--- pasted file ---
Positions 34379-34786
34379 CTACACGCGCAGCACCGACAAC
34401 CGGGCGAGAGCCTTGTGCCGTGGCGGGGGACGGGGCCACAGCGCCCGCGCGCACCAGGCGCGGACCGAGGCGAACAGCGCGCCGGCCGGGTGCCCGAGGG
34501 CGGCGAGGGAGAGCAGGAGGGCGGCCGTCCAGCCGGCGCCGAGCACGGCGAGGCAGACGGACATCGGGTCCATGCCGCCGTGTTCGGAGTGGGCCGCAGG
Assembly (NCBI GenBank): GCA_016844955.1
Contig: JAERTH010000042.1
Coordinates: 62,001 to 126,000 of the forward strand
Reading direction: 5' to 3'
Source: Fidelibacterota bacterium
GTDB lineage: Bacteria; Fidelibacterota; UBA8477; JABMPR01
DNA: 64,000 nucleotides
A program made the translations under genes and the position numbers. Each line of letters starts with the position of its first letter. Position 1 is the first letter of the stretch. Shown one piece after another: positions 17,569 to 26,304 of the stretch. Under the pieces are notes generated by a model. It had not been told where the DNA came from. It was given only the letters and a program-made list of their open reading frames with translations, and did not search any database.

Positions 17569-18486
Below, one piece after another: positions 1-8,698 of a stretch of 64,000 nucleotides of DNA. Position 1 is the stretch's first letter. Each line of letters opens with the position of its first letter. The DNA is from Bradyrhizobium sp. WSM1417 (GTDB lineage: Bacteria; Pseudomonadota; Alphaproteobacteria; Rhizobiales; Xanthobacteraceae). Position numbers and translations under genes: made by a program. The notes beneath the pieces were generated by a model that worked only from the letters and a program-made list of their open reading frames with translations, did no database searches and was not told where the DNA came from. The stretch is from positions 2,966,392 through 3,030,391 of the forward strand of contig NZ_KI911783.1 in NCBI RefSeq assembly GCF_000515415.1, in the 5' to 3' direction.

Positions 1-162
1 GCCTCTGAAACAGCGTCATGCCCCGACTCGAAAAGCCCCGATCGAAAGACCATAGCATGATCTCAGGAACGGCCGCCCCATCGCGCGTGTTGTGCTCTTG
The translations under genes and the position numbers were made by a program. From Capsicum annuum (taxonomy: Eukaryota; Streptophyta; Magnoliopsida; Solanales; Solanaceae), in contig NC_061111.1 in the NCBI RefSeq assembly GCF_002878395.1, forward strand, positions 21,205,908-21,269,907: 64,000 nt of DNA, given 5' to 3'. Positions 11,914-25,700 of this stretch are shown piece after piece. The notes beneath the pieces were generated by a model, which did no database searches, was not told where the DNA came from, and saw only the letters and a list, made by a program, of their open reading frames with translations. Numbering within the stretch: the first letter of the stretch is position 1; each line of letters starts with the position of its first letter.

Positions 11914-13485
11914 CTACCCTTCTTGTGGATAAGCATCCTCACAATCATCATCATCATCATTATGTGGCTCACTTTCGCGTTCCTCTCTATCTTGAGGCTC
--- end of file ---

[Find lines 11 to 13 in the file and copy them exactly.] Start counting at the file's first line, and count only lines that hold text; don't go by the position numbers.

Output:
DNA: 64,000 nucleotides
A program made the translations under genes and the position numbers. Each line of letters starts with the position of its first letter. Position 1 is the first letter of the stretch. Shown one piece after another: positions 17,569 to 26,304 of the stretch. Under the pieces are notes generated by a model. It had not been told where the DNA came from. It was given only the letters and a program-made list of their open reading frames with translations, and did not search any database.

Positions 17569-18486